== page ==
The ridiculousness of Will Smith

Will Smith entered the 2019 season stuck between the present in Austin Barnes and the future in Keibert Ruiz. The Dodgers had signed Russell Martin to back up Austin Barnes which left Will Smith in AAA.  The good news for Will Smith is that the Dodgers didn’t trade for Realmuto or trade for any other catcher that would block Smith for the future position of Dodger catcher. The bad news for Smith was that Keibert Ruiz was right behind him, and many considered him the Dodger heir apparent at catcher, not Will Smith. At best it was thought that Smith might be able to grab a year before Ruiz showed up.

Given what Will Smith is doing, he might not only be the Dodger catcher of the future, he might be the Dodger catcher of the present. It wouldn’t take much of a case to show that Will Smith might be the Dodgers best option for catcher right now. Part of that is because of how awesome Will Smith has been, part of that is because Austin Barnes continues to look like 2018 Austin Barnes and not the hoped-for 2017 version.

How awesome has Will Smith been? He has a 1.006 OPS in AAA with fourteen home runs in only 147 plate appearances.  He has hit another three home runs as a Dodger in only nineteen plate appearances which have fueled his 1.148 major league OPS.  Home runs aren’t his only game, he has also walked thirty-three times in about 200 combined major / minor league plate appearances.  Among his three major league home runs are already two walk-off home runs with the latest coming yesterday.  Most major league players will go a complete career without a walk-off home run. He has two in his first twenty-two major league at-bats. If you want to forget the hitting because the most important job for a catcher is to run the pitching staff, he’s considered a top defensive catcher with good framing skills.  In short, Will Smith is probably a good guy to entrust as your starting catcher.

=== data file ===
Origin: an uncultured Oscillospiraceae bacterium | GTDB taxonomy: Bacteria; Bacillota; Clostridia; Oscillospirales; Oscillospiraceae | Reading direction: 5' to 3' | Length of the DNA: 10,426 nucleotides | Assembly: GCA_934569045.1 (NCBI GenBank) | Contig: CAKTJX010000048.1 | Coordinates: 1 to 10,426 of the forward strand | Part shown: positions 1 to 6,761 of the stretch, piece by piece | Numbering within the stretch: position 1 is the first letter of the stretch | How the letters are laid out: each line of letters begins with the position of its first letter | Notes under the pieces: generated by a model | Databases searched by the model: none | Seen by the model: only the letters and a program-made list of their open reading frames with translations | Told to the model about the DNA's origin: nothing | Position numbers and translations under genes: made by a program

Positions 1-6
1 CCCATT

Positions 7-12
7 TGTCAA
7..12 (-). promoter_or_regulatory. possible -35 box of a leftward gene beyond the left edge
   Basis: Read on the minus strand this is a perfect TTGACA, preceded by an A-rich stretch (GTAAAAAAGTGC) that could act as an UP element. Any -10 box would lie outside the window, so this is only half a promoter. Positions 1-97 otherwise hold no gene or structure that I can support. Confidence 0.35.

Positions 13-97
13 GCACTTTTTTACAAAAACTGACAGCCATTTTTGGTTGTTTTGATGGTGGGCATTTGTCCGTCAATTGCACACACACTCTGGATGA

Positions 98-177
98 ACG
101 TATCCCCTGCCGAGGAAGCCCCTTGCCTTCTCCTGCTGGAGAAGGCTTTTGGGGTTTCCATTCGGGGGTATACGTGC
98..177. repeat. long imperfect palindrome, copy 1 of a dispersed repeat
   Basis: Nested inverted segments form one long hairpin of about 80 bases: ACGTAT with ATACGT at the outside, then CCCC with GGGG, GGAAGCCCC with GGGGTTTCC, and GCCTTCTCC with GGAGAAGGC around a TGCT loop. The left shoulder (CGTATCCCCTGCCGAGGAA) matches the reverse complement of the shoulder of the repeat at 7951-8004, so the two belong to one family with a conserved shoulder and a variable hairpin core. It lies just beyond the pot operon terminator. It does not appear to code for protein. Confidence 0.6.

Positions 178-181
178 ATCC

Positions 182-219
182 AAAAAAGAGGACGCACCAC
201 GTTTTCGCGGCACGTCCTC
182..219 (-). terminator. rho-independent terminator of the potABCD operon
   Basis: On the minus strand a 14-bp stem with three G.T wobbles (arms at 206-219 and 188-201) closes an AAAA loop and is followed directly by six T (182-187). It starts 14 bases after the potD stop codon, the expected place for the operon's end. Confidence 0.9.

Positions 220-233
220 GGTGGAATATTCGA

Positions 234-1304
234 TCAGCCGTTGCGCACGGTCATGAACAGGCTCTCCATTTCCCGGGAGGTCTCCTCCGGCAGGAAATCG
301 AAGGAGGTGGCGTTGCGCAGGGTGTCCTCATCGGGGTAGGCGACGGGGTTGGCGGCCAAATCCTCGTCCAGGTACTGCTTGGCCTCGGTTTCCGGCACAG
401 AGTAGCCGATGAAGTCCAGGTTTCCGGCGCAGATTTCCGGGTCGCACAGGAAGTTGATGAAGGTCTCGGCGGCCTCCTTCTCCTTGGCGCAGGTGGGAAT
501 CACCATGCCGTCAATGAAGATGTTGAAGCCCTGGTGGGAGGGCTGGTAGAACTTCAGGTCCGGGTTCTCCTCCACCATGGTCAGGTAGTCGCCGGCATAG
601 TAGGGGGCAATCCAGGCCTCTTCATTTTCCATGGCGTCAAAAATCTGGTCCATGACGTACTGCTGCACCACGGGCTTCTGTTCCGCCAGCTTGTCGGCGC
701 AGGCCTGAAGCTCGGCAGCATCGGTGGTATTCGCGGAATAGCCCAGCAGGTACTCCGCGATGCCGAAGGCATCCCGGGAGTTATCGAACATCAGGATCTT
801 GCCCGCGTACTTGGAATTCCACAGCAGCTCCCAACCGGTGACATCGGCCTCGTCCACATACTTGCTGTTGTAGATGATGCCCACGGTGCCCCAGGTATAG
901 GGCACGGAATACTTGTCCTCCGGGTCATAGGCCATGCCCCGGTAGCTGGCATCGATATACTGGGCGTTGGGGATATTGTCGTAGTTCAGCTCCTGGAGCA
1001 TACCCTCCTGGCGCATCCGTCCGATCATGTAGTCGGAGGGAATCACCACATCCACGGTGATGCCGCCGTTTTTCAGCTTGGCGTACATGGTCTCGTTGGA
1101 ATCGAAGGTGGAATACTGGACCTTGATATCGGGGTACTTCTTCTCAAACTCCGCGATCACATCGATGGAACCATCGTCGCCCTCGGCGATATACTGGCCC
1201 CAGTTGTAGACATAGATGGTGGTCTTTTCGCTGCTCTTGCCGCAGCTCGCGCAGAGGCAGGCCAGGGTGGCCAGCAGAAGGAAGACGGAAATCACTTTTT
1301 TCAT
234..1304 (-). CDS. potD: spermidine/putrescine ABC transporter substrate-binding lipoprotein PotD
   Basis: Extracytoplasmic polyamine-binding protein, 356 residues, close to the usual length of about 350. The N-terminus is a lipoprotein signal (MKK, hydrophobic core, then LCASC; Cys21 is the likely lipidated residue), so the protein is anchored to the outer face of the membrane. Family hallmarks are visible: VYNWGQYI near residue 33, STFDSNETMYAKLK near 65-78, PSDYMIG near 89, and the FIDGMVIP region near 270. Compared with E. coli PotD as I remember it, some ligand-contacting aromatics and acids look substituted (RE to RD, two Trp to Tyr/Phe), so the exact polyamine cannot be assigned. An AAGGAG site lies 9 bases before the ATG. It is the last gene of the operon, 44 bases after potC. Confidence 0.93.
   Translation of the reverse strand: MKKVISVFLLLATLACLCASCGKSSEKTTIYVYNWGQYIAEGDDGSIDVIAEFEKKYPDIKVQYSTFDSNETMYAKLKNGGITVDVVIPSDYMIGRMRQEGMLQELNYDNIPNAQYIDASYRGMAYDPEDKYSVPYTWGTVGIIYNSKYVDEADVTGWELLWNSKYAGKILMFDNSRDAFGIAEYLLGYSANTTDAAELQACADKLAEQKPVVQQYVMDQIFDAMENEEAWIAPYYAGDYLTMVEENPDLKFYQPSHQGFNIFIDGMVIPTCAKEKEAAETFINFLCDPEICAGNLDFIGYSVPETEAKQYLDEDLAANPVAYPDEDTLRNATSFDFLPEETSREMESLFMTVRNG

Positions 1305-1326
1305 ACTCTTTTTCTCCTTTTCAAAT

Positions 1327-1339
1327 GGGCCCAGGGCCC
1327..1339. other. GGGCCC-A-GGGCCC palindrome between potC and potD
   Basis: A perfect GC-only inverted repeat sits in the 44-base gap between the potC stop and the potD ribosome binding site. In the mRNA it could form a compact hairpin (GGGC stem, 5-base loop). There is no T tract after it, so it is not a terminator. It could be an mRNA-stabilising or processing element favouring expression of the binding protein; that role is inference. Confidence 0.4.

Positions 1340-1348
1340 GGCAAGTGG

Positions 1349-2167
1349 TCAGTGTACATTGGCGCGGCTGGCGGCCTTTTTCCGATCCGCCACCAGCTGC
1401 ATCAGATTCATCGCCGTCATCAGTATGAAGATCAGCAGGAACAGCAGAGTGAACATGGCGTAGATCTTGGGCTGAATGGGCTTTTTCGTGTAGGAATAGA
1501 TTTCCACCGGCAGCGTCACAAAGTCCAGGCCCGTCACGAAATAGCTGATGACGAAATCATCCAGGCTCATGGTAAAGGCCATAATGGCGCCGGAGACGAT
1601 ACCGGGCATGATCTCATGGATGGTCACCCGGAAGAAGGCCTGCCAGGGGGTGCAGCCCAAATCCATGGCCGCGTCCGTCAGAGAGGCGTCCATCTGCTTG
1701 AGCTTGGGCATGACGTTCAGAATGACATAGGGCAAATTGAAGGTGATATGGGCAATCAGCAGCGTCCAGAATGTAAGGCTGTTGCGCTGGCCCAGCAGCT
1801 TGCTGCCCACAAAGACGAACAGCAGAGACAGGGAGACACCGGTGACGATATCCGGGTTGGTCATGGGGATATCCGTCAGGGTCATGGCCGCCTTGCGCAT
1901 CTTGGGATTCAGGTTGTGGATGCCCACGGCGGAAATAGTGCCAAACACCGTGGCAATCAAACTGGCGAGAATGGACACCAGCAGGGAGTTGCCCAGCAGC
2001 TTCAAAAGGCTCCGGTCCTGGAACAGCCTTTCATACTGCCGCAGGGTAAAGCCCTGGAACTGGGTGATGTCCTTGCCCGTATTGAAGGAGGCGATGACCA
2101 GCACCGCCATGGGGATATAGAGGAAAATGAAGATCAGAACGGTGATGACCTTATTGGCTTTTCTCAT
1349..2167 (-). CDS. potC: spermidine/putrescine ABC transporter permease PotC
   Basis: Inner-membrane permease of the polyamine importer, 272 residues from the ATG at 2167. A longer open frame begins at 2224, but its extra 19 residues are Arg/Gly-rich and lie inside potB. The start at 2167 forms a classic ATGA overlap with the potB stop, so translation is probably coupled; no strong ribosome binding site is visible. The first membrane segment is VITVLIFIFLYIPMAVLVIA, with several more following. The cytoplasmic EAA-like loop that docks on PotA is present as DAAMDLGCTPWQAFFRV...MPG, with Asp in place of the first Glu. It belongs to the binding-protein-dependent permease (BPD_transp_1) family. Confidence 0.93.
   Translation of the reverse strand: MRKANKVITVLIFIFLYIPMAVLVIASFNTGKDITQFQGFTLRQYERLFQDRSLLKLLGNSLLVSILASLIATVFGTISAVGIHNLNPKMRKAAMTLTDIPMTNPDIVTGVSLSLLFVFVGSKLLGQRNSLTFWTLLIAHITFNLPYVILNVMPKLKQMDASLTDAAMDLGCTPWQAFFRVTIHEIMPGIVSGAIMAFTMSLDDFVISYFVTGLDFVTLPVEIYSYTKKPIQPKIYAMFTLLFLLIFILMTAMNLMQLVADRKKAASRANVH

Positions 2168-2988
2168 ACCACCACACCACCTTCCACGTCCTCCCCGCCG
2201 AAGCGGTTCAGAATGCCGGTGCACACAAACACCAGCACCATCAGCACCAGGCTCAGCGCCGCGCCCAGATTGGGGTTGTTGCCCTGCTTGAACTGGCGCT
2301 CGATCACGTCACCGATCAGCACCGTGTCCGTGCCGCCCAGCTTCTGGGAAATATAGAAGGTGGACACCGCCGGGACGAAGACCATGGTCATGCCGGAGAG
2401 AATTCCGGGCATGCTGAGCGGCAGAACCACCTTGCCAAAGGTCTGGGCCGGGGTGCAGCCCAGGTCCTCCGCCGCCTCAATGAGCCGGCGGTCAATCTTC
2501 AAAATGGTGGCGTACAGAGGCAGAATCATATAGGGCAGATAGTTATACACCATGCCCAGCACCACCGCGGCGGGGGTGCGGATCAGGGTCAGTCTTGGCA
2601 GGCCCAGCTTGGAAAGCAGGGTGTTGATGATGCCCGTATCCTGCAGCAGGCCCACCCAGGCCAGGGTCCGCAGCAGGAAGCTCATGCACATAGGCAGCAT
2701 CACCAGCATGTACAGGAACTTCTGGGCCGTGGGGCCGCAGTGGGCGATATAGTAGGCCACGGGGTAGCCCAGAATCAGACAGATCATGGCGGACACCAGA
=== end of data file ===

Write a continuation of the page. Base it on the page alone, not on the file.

@clylealt has been telling me for several years that Will Smith is so good that he will be the Dodgers future catcher. She just might be right. 

@DustinNosler opined several weeks ago that the Dodgers should carry Will Smith on the roster because of the flexibility of all three Dodger catchers. I didn’t see how they could configure the roster to make this happen, but they should probably do exactly that.  



Walker Buehler is on the board

At the beginning of the year, I thought Walker Buehler would be in the Cy Young conversation but as April turned to May that thought was long gone from my memory. On June 21st, Walker reminded me why I had such lofty thought for him when he pitched a complete game with sixteen strikeouts.